I am satisfied with the authors' response, the new experiments make a good addition and improve the paper. Thus I maintain my score and reommend accepting this work. ----- This paper presents an improvement scheme for (binary) decision trees, which takes a given tree (e.g., output of the CART algorithm) and iteratively refines it using an alternating misclassification error minimization scheme that optimizes over subsets of the tree nodes while keeping the rest fixed. The proposed method can handle both axis-aligned trees (single-feature decision nodes) as well as oblique trees (with decision hyperplanes), and in the latter case, incorporate sparsity-promoting penalties in order to obtain more interpretable oblique trees where each decision node involves a few features only. The TAO (tree alternating optimization) algorithm exploits natural separability of classification paths to define its subproblems, and although no substantial theoretical guarantees are provided for successful improvement, numerical experiments validate the approach and demonstrate that the overall classification accuracy can be improved significantly by running TAO on given trees. Based on my detailed reading (see comments below), I recommend accepting this submission. The main strength of the paper is the relatively versatile algorithmic scheme to refine decision trees that at least works well in practice, although unfortunately no strong theoretical results have been proven yet. The separability of misclassification errors over tree nodes is not a deep result, but is used cleverly to define error-minimization subproblems involving only parameters of disjoint subsets of the tree nodes that can be (approximately) solved efficiently when the remaining parameters are kept fixed, thus enabling the use of alternating optimization to improve the overall tree. All in all, the paper is well-written and the problems under consideration are well-motivated. A weak spot of the present work is the lack of theoretical understanding of the proposed method; however, as the tackled problems are NP-hard and inherently discrete (w.r.t. the tree structure/design itself), it is difficult to analyze something like approximation properties of alternating minimization schemes that are more commonly employed in continuous problems, and in light of the convincing numerical results, I do not think this is a big problem (but it should certainly be on the agenda for future research). Moving on, I would like to see some aspects clarified: 1. At some points (particularly, in the abstract), it sounds like TAO is a stand-alone algorithm to learn decision trees that „outperforms various other algorithms“ – this is misleading, as TAO requires a tree as input and cannot start from scratch by itself. Thus, please rephrase to more accurately emphasize that TAO can (significantly) improve the classification accuracy for given decision trees, and particularly given its short runtime, suggests itself as a kind of postprocessing routine for whatever method may be used to obtain a tree in the first place. 2. I would have liked to see experiments combining TAO with the MIP approaches (OCT for axis-aligned, and OCT-H for oblique trees) by Bertsimas & Dunn (cf. suppl. mat.). Specifically, what are the improvements achievable by running TAO on the trees produced by these methods, and vice versa, what may be gained by providing TAO-trees (e.g., obtained by refining CART trees) to the MIP solver as initial solutions? However, I am not sure if the OCT code is accessible, so the authors may not be able to conduct such experiments in the short time until their response is due; but perhaps this is something to consider in the future. 3. There is some lack of (notational) clarity or imprecise wording that I would like to see resolved: a) top of p. 2, in „Finding an optimal decision tree is NP-complete [...]“ – only decision problems can be contained in NP (and thus, be NP-complete if they are at the same time NP-hard), not optimization problems. So, here, it should say „... is NP-hard ...“. b) p. 2, 2nd bullet: „...tends to get stuck in poor local optima...“ (I suggest inserting „local“ to be entirely clear here) c) p. 3, 2nd paragraph: „(multilinear) linear programming“ – unclear, what „multilinear“ is to mean here; please clarify. Also, in that paragraph, the papers cited w.r.t. the claim that the „linear program is so large that the procedure is only practical for very small trees“ are over 20 years old – are you sure that this statement still holds true, given the immense progress in LP-solvers over the past two decades? It would be nice to see a more recent reference for this claim, or else a remark on own computational experience in that regard. Finally, I don't quite see why the Norouzi et al. method should not be applicable to axis-aligned trees – are they not special cases of oblique trees (with unit vectors as decision hyperplanes)? Could you please clarify why it is supposedly not applicable? (Also, starting here, you talk about „induced trees“ several times, but never clearly say what „induced“ means, so maybe define that explicitly at first occurrence.) d) p. 3, 3rd par. and 2nd bullet: Early on (on p. 1), you state the node decision question in oblique trees as strict hyperplane-inequalities, and on p. 3 write that Bertsimas & Dunn „...smooth the strict inequalities ... by adding a small constant value to one side, which can alter the solution“ – does that really matter/is this even necessary? After all, as you yourself do later on p. 3, the decision question could simply be „flipped“ so as to work with non-strict inequalities. So, please, clarify if this makes any differences and if not, make the exposition of these aspects a bit clearer and more consistent. e) In Eq. (2) should be a minimization problem (and is indeed referred to as an optimization problem later on), but the „min“ is missing. f) Thm. 3.1 and its proof: The functional $\mathcal{L}_i(\theta_i)$ should be explicitly given somewhere, preferably in the theorem or else in its proof. (Gathering what it should look like from the present description only, I believe it would be $\mathcal{L}_i(\theta_i) = \sum_{n\in\mathcal{S}_i} L(y_n, T(x_n,\{ \theta_i : i\in\mathcal{S}_i \} )$ – is that correct?) Also, the word „constant“ is a bit misleading, although it becomes clear what is meant; if possible, perhaps clarify further. g) p. 4, 4th par.: Could you please elaborate a bit what you mean by „... a smaller tree that … probably generalizes better“ ? h) p. 4, „Optimizing (2) over a leaf“: Perhaps clarify the „majority vote“ (I take this to mean you pick the most-occurring label from training points routed to this leaf?). Also, what is „otherwise“ here – are the classifiers at leaves not defined to be labels...? i) p. 4, last par.: „...misclassification loss for a subset $\mathcal{C}_i$ ...“ – should it not be $\mathcal{S}_i$ here? Also, „...optimizing (2) where the misclassification error is summed over the whole training set is equivalent to optimizing it over the subset of training points $\mathcal{S}_i that reach node$i$.“ – and then summing the subset-errors over all$i$? (Else, I don't see this.) Please elaborate/be a bit clearer here. j) p. 5, 1st par.: So, is$\mathcal{C}_i$a subset of$\mathcal{S}_i$? Perhaps include this relation at first occurrence of$\mathcal{C}_i\$ to make it clear. k) p. 5, regarding „Sparse oblique trees“ – What about working with L0 directly rather than resorting to L1 as a sparsity proxy? (Naturally, this yields NP-hard problems again, but there are efficient iterative schemes that may work well in practice.) I don't expect the authors to work out the whole thing based on exact (L0-) sparsity measures, but I would like to see a brief discussion of this aspect at this point. l) In the suppl. mat., Fig. 2: The legend is sticking out – perhaps it could just be moved into the „empty“ part of Fig. 2 at the bottom right? Finally, there are several typos, so please proof-read again and fix what you find (out of space to list all I found, but e.g.: "vs"/"vs.","eq."/"Eq.","fig./Fig.","inputed").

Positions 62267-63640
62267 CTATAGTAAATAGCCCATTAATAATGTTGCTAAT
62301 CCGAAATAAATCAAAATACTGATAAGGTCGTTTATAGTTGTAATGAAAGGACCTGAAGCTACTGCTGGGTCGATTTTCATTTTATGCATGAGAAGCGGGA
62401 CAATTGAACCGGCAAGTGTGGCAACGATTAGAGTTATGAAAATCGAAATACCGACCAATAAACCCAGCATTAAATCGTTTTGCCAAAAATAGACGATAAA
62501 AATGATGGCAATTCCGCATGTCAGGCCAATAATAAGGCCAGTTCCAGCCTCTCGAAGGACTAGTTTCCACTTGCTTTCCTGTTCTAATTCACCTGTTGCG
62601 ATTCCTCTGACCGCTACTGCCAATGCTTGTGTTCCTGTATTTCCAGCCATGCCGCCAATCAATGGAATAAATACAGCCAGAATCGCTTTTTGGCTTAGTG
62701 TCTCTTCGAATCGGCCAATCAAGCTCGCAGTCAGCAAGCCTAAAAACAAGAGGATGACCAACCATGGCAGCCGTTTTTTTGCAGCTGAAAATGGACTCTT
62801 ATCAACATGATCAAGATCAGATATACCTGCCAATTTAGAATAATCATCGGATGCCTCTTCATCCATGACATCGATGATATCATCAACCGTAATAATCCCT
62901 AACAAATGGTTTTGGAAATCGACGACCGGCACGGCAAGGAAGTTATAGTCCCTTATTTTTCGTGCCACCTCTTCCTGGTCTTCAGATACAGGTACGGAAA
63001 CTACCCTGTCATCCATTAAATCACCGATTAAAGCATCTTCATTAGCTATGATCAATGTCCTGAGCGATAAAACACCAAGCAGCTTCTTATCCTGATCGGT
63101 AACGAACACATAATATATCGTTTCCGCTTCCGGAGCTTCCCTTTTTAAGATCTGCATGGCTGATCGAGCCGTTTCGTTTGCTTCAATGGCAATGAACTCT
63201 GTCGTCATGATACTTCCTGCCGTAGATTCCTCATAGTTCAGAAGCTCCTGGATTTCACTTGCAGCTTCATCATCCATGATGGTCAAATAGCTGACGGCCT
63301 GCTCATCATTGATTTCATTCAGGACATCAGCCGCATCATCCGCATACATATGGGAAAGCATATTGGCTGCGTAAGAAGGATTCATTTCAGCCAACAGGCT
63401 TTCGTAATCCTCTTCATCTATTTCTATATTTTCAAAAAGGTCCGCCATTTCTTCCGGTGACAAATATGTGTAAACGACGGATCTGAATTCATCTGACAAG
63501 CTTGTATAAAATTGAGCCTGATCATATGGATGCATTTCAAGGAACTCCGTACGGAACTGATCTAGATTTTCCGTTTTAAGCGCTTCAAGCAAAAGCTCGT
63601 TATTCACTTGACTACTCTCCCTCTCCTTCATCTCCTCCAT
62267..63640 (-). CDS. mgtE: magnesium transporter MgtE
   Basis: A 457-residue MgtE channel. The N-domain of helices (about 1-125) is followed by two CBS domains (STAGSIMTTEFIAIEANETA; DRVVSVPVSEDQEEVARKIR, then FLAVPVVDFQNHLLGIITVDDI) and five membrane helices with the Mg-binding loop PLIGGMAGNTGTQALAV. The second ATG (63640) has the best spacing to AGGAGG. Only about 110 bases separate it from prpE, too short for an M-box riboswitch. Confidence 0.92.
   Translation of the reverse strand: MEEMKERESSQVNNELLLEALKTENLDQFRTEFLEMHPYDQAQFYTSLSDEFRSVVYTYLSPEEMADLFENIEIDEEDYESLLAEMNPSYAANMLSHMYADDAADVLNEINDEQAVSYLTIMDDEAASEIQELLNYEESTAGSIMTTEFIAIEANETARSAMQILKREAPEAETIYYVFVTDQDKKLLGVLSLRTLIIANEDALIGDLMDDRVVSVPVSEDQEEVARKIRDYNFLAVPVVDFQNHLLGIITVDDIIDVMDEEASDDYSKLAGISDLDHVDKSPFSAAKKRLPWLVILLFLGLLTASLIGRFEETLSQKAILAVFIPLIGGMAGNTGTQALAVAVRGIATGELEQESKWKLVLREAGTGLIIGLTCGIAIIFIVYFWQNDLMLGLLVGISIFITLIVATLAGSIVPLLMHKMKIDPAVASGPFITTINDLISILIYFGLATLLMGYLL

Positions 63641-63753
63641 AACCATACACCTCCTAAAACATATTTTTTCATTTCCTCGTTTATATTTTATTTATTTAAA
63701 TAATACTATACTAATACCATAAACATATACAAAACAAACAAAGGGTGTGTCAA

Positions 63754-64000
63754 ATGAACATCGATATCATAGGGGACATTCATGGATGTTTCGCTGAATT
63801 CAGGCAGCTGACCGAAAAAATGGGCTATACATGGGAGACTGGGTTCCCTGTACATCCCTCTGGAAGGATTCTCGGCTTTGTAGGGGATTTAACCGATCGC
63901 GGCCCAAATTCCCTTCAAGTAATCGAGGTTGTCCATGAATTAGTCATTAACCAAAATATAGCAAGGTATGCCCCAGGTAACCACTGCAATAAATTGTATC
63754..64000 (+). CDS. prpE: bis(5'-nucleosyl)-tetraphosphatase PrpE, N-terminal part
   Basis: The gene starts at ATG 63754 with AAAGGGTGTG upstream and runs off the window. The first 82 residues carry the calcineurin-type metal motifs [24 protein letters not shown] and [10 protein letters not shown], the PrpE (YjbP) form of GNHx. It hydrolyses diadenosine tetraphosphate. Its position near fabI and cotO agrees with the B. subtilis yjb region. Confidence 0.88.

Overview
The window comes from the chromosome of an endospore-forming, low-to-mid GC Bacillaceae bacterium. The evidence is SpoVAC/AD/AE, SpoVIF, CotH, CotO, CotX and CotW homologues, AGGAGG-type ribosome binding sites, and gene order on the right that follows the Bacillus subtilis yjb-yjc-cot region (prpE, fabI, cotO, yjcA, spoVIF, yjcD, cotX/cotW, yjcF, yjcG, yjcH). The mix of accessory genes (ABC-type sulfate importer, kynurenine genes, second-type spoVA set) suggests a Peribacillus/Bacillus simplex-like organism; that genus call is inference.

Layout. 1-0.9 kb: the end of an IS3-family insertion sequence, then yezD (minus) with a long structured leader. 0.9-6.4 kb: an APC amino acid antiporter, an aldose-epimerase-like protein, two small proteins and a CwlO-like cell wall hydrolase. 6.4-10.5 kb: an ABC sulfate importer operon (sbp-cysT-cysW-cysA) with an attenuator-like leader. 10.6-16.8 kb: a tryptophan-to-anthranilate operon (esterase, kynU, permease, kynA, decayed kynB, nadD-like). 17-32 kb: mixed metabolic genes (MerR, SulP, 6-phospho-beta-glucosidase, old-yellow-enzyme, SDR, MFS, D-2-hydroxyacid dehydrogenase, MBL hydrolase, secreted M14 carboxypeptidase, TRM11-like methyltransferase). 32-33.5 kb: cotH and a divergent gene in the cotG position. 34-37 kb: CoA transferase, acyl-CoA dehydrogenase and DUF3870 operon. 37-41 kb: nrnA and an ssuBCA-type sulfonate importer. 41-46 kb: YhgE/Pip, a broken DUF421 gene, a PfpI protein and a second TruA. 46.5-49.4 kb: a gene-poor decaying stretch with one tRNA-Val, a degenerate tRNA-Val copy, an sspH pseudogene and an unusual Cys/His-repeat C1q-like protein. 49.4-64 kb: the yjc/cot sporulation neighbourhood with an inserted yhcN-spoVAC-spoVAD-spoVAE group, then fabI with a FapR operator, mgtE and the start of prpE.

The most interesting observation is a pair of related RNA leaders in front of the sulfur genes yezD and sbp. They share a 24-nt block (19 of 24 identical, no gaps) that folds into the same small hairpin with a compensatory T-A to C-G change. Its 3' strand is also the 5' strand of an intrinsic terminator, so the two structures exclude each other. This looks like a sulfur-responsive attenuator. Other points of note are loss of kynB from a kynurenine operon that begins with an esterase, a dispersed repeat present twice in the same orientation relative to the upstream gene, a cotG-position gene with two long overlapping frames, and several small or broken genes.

### Reviewer 4

In this paper, the authors propose a new algorithm for optimizing tree. Given an input tree, the proposed algorithm produces a new tee with the same structure but new parameter values. Furthermore, it can learn sparse oblique trees, having a structure that is a subset of the original tree and few nonzero parameters Major issues: 1. The algorithm arms to optimize eq. (1) but assuming a given, fixed tree structure. So, its performance highly depends on the initial tree structure, and it is essentially a postprocessing algorithm. Since there exist techniques for pruning a given tree, it is unclear to me why the proposed algorithm is necessary. 2. The algorithm is heuristic, and lacks theoretical guarantees. Theorem 3.1 relies on a heavy assumption. Theorem 3.2 is about the classification error, instead of generalization error. Furthermore, the convergence behavior of TAO is unclear. 3. In the experiments, the authors did not compare with other methods. I am ok with acceptance, provided the authors could address the following concerns. 1. Since the algorithm is a postprocessing method. The authors should examine the impact of the initial tree structure on the performance. I notice that in the rebuttal the authors have provided more experiments. 2. I agree that it could be too difficult to provide theoretical guarantees of the proposed method. But the authors should try some methods, such as regularization, to avoid overfitting. In the current version, the issue of overfitting is left to cross validation. 3. For the binary misclassification loss in (4), does the selection of surrogate loss important?